US companies continue to look overseas for tech talent

New research report says software and IT expertise is coming from innovation hubs abroad.
Written by Bob Violino, Contributor

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A shortage of human capital in the US in the fields of software and IT is driving US multinational companies to establish and expand new "innovation hubs" abroad, according to researchers at Carnegie Mellon University (CMU) and Georgetown University.

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The researchers in a new report said the US is experiencing constraints on the supply of technology skills, which limit the possibilities for US-based multinational companies to be innovative.

This comes within the context of a general trend toward research and development (R&D) globalization that has been underway for years, the researchers said. One of the distinguishing features of the R&D globalization phenomenon is its concentration within the software/IT domain. The increase in foreign R&D has been largely concentrated within software- and IT-intensive multinationals, and new R&D destinations are also more software- and IT-intensive multinationals than traditional R&D destinations, the study said.

"US firms are doing more R&D abroad, and they are doing dramatically more R&D in emerging markets like China, India, and Israel," said Lee Branstetter, professor of economics and public policy at Carnegie Mellon's Heinz College of Information Systems and Public Policy, who led the study.

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"A significant component of this shift is driven by the need for firms to attract and retain a sufficient number of software and IT engineers -- there are not enough in the US," Branstetter said. On the other hand, large numbers of high-quality engineers can be found in places such as China and India.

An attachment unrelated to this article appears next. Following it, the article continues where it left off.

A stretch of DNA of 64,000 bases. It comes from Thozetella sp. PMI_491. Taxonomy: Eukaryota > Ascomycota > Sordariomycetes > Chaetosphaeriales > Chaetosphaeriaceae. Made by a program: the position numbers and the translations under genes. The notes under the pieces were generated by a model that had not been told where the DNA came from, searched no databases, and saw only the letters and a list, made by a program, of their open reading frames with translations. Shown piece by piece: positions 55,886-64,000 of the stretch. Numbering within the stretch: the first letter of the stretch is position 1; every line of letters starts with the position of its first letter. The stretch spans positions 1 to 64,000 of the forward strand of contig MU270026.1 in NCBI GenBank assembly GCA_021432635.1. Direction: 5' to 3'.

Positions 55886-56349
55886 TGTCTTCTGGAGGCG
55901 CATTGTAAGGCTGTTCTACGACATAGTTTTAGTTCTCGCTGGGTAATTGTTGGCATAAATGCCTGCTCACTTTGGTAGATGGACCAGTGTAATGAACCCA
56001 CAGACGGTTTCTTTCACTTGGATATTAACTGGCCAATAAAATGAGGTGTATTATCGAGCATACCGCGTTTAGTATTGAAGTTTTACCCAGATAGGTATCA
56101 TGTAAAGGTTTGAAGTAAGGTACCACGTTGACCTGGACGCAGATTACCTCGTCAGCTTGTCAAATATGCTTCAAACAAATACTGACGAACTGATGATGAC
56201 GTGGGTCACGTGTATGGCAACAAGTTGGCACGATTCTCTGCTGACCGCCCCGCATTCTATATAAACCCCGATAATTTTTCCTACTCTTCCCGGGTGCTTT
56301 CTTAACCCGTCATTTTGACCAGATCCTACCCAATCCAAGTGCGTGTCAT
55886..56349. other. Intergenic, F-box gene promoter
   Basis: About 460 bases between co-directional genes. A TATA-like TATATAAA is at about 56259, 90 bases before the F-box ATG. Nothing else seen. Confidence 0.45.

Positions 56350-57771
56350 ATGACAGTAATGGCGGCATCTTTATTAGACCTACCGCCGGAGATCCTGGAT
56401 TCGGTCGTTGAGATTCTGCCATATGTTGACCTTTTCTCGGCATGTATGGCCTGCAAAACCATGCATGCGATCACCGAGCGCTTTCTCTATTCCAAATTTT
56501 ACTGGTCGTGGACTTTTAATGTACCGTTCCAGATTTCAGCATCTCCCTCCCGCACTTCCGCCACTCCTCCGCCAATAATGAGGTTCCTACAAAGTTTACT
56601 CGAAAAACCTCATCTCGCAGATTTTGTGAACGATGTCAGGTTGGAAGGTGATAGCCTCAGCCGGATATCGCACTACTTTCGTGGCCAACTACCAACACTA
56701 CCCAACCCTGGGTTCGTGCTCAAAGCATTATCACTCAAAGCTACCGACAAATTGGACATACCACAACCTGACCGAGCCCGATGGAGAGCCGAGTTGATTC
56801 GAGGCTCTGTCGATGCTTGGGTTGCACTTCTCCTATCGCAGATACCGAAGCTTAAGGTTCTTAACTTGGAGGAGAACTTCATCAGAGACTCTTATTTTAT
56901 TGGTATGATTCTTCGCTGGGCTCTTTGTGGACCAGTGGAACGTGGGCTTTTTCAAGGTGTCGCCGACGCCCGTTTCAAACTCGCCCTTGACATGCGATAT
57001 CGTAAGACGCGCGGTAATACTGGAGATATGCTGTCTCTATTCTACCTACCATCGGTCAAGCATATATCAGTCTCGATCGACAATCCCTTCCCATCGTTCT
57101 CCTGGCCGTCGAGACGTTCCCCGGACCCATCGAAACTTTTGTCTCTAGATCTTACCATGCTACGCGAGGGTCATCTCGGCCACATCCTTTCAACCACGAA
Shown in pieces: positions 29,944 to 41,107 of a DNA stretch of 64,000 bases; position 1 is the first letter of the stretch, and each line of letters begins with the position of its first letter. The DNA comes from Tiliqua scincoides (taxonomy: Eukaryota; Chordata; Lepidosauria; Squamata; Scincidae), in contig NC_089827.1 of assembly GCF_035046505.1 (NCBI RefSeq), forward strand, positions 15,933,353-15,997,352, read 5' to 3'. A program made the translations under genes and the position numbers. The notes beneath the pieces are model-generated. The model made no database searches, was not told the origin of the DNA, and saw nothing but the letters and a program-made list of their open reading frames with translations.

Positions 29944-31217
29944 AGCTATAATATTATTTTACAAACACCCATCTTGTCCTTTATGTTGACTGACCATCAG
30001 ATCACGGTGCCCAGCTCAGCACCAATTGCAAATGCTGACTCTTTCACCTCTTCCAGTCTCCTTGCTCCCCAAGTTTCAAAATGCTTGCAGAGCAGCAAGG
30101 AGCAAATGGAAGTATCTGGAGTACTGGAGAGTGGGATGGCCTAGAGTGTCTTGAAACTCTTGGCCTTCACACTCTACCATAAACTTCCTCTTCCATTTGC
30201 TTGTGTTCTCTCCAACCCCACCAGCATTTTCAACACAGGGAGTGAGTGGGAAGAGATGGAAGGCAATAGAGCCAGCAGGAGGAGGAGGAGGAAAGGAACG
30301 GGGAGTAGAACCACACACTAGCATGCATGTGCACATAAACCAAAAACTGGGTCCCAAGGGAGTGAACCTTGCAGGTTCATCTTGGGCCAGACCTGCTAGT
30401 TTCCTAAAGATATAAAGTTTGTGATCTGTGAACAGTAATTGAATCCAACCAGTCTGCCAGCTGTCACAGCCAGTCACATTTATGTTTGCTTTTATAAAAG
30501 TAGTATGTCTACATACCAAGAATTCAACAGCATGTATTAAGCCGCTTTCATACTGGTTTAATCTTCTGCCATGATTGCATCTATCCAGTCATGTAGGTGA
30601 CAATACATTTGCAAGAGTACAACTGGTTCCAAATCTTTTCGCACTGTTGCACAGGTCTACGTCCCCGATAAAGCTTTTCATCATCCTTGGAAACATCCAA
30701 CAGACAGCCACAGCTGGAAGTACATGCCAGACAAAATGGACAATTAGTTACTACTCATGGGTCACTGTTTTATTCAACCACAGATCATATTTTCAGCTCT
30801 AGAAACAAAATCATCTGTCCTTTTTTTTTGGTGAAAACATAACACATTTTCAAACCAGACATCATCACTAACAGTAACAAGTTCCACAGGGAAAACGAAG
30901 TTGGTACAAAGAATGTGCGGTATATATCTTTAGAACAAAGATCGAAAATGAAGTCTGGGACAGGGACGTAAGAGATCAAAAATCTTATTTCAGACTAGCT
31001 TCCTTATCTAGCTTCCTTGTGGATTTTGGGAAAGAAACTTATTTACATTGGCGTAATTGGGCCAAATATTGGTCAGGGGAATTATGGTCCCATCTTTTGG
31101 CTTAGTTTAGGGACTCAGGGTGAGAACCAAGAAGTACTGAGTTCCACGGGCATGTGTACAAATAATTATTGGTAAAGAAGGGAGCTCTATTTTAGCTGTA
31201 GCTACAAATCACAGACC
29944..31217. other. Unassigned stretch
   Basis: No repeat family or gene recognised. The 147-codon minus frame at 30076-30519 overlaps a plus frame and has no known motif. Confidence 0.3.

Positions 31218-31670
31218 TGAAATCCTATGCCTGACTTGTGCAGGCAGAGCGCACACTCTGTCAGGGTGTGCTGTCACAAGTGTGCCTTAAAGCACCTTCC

What's the impact of all this on corporate IT? "The development of new IT products and services is constrained by the limited number of software/IT engineers available in the US, so work is moving overseas where the accessible talent is," Branstetter said. "If firms were able to bring more foreign engineers into the US, it is likely they would expand activity here, too."

The analysis documents three key issues: The growing globalization of R&D, the increasing importance of software and IT to organizations' innovation, and the rise of the new R&D hubs and the differences in the types of activity done at these hubs.

The researchers said these are closely related issues, and the shift toward increasing reliance on software and IT for innovation will continue to push global corporations abroad in search of scarce talent.

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"Our findings have important implications for policymakers," the report said. "First and foremost, they suggest that there is a constraint on the supply of IT and software human capital in the US, and that these human resource constraints are limiting the invention possibilities for US-based multinational firms, even in the domains where innovative activity and technological opportunity seem to be at the highest levels."

In addition to calling for more sourcing of expertise from abroad through "an open immigration regime for highly skilled workers" to help ease the constraint, the researchers suggest education policies would help expand the supply of US IT and software workers.

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